Among parish incumbents of the period Thomas Stock, who gave self-effacing and devoted service at St. John the Baptist from 1787 to 1803, (fn. 80) was perhaps as typical as the more worldly Thomas Rudge, rector of St. Michael 1784–1825 and archdeacon of Gloucester, who for 15 years was also master of the Crypt school, then effectively a private boarding school, and followed antiquarian and agricultural interests. (fn. 81) Though incumbents of the city churches often held livings in the surrounding countryside, (fn. 82) usually they seem to have resided in Gloucester, where the total complement of clergy, including the cathedral contingent and others who chose to reside in the city, was c. 30 in the 18th century. (fn. 83) The cathedral clergy of the period included some notable figures, such as Bishop Martin Benson, a popular and conscientious diocesan from 1735 to 1752, and Josiah Tucker, dean 1758–99, who was widely known for his writings on politics and economy. (fn. 84) In the more relaxed religious climate of the 18th century, however, the close was less directly involved in the life of the city than it had been in the 17th century.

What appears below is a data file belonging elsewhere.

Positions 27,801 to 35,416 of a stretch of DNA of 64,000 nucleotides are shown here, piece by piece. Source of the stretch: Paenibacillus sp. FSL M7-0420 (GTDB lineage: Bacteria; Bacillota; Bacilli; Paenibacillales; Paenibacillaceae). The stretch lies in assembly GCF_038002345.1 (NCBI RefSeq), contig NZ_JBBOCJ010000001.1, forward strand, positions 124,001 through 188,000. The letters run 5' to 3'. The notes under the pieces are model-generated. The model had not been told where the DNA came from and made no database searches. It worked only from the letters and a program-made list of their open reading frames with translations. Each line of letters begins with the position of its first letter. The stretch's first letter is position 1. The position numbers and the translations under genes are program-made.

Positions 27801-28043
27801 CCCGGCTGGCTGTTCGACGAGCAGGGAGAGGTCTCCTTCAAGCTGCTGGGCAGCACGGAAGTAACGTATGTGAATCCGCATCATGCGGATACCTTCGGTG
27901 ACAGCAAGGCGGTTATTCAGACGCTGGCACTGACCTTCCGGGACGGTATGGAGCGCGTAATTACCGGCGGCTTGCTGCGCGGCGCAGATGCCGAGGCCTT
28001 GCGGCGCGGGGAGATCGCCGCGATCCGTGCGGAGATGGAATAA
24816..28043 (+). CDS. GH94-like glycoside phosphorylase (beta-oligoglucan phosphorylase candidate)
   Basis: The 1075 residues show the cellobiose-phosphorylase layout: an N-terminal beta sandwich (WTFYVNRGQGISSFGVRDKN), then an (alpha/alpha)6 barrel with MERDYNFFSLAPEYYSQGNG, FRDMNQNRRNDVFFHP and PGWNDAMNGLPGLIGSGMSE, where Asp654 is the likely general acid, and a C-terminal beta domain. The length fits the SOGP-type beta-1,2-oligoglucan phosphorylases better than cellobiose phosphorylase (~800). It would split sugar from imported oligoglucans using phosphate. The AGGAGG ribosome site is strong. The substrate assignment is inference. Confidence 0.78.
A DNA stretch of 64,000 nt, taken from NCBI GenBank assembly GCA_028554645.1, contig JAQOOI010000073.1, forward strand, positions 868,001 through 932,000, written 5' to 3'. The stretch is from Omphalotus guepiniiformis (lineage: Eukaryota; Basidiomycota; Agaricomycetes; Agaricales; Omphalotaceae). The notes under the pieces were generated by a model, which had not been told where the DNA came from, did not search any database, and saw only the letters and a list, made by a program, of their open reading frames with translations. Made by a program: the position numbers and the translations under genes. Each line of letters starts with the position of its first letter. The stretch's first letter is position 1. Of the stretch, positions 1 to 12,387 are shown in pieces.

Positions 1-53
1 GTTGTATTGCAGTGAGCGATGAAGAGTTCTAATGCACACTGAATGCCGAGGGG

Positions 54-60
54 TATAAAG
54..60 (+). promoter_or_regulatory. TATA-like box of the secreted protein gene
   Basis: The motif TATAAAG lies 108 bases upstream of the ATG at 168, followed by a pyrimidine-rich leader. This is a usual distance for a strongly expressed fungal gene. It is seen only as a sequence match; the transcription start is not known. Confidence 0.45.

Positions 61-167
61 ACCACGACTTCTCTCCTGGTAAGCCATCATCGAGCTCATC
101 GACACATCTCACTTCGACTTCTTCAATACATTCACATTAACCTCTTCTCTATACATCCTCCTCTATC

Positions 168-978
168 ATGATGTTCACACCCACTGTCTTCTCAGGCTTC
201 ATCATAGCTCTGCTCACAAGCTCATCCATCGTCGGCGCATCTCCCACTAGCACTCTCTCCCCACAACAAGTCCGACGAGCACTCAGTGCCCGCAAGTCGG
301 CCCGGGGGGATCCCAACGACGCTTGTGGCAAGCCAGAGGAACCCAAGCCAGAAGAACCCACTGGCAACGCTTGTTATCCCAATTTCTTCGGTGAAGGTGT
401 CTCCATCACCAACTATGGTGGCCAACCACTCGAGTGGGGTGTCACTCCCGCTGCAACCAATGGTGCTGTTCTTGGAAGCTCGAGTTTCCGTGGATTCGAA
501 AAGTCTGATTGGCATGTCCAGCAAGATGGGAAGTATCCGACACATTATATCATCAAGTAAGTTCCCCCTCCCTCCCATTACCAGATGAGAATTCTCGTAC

The evangelical movement in the established church was already well represented among Gloucester citizens in 1812, when a branch of the British and Foreign Bible Society was formed, (fn. 85) and it gained much impetus after the appointment of Henry Ryder as bishop of Gloucester in 1815. Ryder was active in promoting lectures in the city churches and he took the lead in founding a National school in 1816 and a penitentiary for reforming prostitutes, (fn. 86) the Magdalen Asylum in a house in St. Mary's Square, in 1821. (fn. 87) His influence presumably also lay behind the formation of a Sunday observance society, which in 1817 was attempting to get city employers to pay their workers on Friday rather than Saturday night; payment on Saturday was thought to lead to shops opening on Sunday and to low attendance at services, following heavy drinking on Saturday night. (fn. 88) In 1818 the society was said to have almost put a stop to traffic on Sundays, even extending its objections to the use of velocipedes. (fn. 89) The provision of more church accommodation for the poor was also discussed at the period, (fn. 90) but in the event the first new church built in the 19th century was a proprietary church for the wealthy inhabitants of the Spa, opened in 1823. (fn. 91) A later bishop of Gloucester, James Monk, was active in similar fields, lending his support to a dispensary opened in 1831 (fn. 92) and to a local branch of a national temperance society established in 1832. (fn. 93) Following the cholera epidemic of 1832 he formed a society for improving the condition of the poor. (fn. 94) Among evangelical clergy of the city at the period was the hymn writer John Kempthorne, a protégé of Bishop Ryder. Kempthorne, who held curacies before becoming rector of St. Michael's parish in 1826, preached against fairs and other public entertainments. (fn. 95)